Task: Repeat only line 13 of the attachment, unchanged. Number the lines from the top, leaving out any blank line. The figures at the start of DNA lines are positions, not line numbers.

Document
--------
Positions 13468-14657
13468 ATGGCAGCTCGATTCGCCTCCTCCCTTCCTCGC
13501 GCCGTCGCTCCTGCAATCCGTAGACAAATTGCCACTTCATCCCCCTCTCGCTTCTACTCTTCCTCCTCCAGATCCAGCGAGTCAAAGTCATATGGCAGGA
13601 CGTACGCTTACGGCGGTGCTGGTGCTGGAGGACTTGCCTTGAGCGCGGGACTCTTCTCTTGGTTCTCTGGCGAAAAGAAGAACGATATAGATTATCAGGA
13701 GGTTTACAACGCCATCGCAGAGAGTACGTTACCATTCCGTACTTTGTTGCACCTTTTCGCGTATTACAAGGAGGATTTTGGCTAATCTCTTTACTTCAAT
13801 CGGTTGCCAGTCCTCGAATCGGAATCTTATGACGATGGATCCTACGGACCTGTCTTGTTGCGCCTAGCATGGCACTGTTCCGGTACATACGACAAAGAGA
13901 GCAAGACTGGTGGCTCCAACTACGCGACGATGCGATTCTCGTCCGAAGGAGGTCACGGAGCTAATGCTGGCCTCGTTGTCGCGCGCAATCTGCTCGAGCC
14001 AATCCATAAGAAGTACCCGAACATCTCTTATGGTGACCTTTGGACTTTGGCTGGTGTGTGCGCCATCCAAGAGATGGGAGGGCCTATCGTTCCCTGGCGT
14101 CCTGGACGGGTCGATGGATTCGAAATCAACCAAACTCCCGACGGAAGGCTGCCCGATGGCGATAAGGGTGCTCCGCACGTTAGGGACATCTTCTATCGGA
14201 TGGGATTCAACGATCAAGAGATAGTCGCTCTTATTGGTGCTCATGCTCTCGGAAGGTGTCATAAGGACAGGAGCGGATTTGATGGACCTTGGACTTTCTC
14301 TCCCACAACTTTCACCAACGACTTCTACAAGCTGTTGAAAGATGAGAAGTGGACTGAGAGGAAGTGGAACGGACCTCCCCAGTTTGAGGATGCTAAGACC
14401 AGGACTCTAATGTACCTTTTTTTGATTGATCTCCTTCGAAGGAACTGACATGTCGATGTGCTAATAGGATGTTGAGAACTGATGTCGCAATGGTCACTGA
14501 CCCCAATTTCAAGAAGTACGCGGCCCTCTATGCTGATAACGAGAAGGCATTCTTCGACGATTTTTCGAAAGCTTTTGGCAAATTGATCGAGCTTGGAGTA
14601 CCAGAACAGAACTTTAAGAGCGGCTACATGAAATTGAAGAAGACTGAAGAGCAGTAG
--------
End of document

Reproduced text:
14501 CCCCAATTTCAAGAAGTACGCGGCCCTCTATGCTGATAACGAGAAGGCATTCTTCGACGATTTTTCGAAAGCTTTTGGCAAATTGATCGAGCTTGGAGTA